I knew going out on the mountain bike trails would be an iffy thing after all the rain, but I was willing to take the chance. I figured that they would be a bit slick but not completely water logged and impossible to ride. I felt like it would be my one chance this week to have a somewhat successful ride in the dirt, considering the weather indicates more rain chances during the week. Rain and humidity were already delaying the dry-out of the trails so I wasn't going to have much of an option for an ideal ride.
I started off on the newer section of IPT as I wasn't sure if the tree had been cut on the original section (the one I'm most used to riding) I knew I needed to work on the "rock garden" section of the newer IPT trail, so try I did. I kept finding myself getting stuck, the rocks were also a bit slippery which made poking around difficult. I walked my way through the rocks and looked up to the other section and saw the tree was likely cut. Well, that would make getting out of IPT easier for sure!
My back tire liked to spin out and I realized quickly that the thought of a dabless ride would not be in the cards today. I continued onward and made my way to North 40 which was a hefty challenge. The steep, uphill turns were not easy for me to do and I did a lot more walking than what I considered "normal". Not a huge deal by any means, but a small amount of frustration formed in my head. “Well, you chose to come out here today. Make the most of it!”
I wanted to see if I felt scared of the downhill hairpin turn that I have to sit way back on. About two weeks ago Travis and I rode when the trails were a little slimy and that downhill made me nervous. Today I didn’t have a sense of anxiety at all when I took the turn. It gave me a rush and a feeling of accomplishment on multiple levels; I’m becoming more comfortable with the trails in a variety of conditions.
I had some struggles on Gunnar but my ride though the pines made up for it. I felt good with my decision to ride the trails today. It’s a good riding lesson to take on trails in conditions that are not what you are used to. You have to figure out if you need to lower your air pressure (which I did in my back tire, just a little.) You need to work your body, to see what keeps your bike moving and not spinning out from under you. Rocks are slippery, the dirt is slick, and you ride with a bit more caution.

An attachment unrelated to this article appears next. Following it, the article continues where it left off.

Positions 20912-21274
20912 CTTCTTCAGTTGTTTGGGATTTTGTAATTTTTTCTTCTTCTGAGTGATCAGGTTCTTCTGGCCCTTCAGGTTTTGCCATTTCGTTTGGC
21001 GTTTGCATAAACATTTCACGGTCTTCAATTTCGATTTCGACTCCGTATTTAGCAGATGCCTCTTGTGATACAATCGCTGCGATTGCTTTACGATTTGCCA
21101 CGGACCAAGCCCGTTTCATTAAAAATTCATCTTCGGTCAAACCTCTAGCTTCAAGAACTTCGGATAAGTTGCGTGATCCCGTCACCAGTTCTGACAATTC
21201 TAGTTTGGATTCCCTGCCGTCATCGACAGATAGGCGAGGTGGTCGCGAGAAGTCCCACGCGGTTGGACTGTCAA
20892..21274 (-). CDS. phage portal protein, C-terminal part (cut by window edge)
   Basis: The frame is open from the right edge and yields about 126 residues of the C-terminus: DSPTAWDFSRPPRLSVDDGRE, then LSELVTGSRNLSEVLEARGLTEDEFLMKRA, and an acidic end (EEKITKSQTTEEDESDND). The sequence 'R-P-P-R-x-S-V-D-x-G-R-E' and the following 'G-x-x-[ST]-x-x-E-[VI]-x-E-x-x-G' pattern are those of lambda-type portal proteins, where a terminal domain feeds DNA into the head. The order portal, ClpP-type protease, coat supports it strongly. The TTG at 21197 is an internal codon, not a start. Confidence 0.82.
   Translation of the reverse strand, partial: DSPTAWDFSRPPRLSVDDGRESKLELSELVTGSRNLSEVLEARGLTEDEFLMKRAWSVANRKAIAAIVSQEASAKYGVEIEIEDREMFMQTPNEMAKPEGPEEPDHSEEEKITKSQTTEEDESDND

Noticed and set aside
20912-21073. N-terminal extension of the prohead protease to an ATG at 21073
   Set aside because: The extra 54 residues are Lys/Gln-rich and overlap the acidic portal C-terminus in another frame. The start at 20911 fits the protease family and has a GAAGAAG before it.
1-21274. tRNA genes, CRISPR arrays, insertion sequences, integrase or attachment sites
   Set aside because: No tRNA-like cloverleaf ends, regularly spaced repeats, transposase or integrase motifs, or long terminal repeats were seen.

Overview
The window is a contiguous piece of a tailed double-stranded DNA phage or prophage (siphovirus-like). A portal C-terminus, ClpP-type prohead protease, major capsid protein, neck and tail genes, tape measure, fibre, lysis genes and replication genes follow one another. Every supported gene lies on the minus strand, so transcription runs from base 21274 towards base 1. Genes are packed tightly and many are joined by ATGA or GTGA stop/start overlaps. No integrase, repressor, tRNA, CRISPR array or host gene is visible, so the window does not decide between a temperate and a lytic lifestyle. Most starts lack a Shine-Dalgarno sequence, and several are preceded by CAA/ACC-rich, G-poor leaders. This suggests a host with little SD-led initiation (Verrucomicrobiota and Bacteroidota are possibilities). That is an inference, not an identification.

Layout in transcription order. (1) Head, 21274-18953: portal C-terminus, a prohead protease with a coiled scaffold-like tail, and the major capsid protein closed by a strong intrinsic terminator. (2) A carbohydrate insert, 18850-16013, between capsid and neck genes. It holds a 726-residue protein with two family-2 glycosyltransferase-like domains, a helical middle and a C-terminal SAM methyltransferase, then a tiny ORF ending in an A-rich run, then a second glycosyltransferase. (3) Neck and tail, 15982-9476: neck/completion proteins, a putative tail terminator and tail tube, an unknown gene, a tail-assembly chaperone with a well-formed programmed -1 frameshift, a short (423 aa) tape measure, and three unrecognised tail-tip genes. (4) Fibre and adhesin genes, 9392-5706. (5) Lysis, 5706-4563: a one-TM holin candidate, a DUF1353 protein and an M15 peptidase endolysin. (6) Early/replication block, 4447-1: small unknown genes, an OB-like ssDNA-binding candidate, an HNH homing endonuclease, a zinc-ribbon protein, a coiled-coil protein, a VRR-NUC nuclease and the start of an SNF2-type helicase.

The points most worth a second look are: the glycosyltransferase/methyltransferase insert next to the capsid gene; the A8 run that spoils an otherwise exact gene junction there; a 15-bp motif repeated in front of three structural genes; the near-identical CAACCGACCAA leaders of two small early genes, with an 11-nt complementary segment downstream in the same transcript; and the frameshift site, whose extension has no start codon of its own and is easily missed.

I made my loop back, which is Gunnar, North 40, and then back to IPT. Everything went pretty well, and I decided I’d try the rock garden at IPT again. I managed to get through it and discovered it’s easier to tackle it going downhill than up. Then I decided to try getting up the steep hill. I looked at it knowing that I would likely not make it, but why not try? My back tire spun out, I tried to step off and found the dirt on the side was too soft and slippery. My pedal smacked my shin pretty hard, one of the pins poked me, and I became tangled up in my bike. What the heck!? I had to laugh at myself while I got untangled and tried to go back through the rock garden. Not graceful at all and I smacked my shin again.
I opted to check out the older section of IPT to see if the tree was really gone. Hooray it was! So I continued on and decided I’d turn around and do IPT again. I was going along and all was well until I came to the rocky/gravel section that runs along the side of a hill. (You could call it a second rock garden) I’m not entirely sure what happened other than I started tipping over to the left. If it was because I stalled, hit a wet rock just right, or maybe some invisible creature gave me a push.
A few explatives escaped my mouth as I tipped over and landed feet-first into the dried up rock bed. It seemed like it would be a more involved fall, but thankfully it wasn't. I then panicked over my tipped over bike. I looked it over and was surprised to not even see a scratch, nothing was broken or dented. I felt like it was okay to start breathing again. I got on my bike and collected myself and continued onward. I felt I made myself go slightly more aggressively from the standpoint that I didn’t want that fall to keep freaking me out. Back through I rode everything just fine and did not experience another tip over in that section.
When it was all said and done I felt I had some good learning experiences. Sure I got a little banged up on my legs but it was worth the accomplishments and challenges. I didn’t turn around and call it quits, instead I chose to “ride it out" and that was the best decision I could've made for myself.